B Namasivayam, A Arthanari, S Senthilkumaran, P Chellammal, V Siddharthan, R Manikam
hyperemesis gravidarum, vision loss, wernicke’s encephalopathy
B Namasivayam, A Arthanari, S Senthilkumaran, P Chellammal, V Siddharthan, R Manikam. Loss of Vision: A Rare Presentation In Hyperemesis Gravidarum Induced Wernicke’s Encephalopathy. The Internet Journal of Genomics and Proteomics. 2012 Volume 6 Number 2.
Wernicke’s encephalopathy (WE) is a potentially fatal but readily reversible medical emergency caused by thiamine deficiency. WE is most commonly associated with heavy alcohol consumption, but is also seen in other clinical settings such as Hyperemesis Gravidarum (HG), starvation, and prolonged intravenous feeding. After Sheehan’s first description of WE following HG there are few case reports of similar etiology from various parts of the world [1,2,3,4]. WE is popularly known and taught as the clinical triad of ophthalmoplegia, confusion and ataxia.We discuss a pregnant woman with HG presenting with visual deterioration and her optic fundi showing optic disc edema on right side and retinal hemorrhage on left side. Its a rare initial presentation of WE.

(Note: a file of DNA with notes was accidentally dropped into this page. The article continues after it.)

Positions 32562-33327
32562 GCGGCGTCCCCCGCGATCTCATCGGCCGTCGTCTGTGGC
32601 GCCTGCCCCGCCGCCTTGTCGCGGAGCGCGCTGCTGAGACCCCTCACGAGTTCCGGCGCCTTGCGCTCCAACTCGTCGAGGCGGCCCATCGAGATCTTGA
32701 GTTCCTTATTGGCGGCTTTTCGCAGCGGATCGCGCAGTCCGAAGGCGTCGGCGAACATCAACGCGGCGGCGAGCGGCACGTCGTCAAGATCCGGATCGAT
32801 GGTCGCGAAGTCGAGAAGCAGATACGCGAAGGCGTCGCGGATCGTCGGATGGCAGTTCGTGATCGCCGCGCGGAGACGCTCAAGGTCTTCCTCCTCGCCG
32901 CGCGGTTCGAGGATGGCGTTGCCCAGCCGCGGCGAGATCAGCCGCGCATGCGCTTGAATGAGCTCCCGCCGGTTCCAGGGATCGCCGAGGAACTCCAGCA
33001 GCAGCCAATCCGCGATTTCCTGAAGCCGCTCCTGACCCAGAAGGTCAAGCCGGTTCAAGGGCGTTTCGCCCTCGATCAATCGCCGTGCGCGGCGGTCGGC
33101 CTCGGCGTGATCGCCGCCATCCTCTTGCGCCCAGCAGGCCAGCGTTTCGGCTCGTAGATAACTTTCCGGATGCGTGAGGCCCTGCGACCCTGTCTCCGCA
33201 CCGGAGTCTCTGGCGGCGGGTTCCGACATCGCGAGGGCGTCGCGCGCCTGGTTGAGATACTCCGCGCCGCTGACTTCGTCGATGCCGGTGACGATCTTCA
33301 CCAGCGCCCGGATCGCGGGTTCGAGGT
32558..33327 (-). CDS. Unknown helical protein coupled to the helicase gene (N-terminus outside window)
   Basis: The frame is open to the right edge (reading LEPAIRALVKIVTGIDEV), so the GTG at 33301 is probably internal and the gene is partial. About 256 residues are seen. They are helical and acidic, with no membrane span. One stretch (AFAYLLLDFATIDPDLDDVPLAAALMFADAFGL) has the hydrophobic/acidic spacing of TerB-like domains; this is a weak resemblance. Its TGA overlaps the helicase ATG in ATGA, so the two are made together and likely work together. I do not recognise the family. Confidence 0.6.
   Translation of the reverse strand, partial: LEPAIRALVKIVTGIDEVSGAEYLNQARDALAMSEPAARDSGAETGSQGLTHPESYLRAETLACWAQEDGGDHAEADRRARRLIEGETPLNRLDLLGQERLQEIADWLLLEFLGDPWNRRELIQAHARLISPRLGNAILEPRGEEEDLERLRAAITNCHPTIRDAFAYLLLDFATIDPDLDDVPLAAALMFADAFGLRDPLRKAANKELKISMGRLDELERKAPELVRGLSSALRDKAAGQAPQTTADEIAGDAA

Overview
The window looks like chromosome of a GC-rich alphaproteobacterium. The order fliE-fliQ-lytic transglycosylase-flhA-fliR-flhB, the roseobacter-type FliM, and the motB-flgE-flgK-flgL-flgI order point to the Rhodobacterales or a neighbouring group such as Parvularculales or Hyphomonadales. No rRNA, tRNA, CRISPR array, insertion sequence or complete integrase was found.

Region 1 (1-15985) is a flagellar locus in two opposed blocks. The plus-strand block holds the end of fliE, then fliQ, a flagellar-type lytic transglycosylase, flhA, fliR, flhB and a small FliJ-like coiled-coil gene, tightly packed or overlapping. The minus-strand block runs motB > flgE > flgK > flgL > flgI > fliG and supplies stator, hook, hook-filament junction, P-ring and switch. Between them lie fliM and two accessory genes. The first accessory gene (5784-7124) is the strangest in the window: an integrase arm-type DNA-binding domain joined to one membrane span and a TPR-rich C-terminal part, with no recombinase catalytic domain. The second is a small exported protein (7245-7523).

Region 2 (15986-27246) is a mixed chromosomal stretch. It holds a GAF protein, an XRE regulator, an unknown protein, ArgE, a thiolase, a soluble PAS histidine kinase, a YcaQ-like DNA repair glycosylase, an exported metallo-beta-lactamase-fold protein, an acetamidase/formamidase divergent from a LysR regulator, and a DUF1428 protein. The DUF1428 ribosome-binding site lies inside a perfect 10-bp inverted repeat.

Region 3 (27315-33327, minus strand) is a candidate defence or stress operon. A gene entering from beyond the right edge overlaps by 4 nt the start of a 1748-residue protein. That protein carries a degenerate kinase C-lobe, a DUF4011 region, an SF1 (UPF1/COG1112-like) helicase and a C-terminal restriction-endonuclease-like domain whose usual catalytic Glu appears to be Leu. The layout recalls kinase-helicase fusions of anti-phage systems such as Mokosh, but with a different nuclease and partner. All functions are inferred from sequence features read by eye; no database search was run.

Wernicke’s encephalopathy (WE) is a potentially fatal but readily reversible medical emergency caused by thiamine deficiency. WE is most commonly associated with heavy alcohol consumption, but is also seen in other clinical settings such as Hyperemesis Gravidarum (HG), starvation, and prolonged intravenous feeding. After Sheehan’s first description of WE following HG there are few case reports of similar etiology from various parts of the world [1,2,3,4]. WE is popularly known and taught as the clinical triad of ophthalmoplegia, confusion and ataxia.
We discuss a pregnant woman with HG presenting with visual deterioration and her optic fundi showing optic disc edema on right side and retinal hemorrhage on left side. Its a rare initial presentation of WE.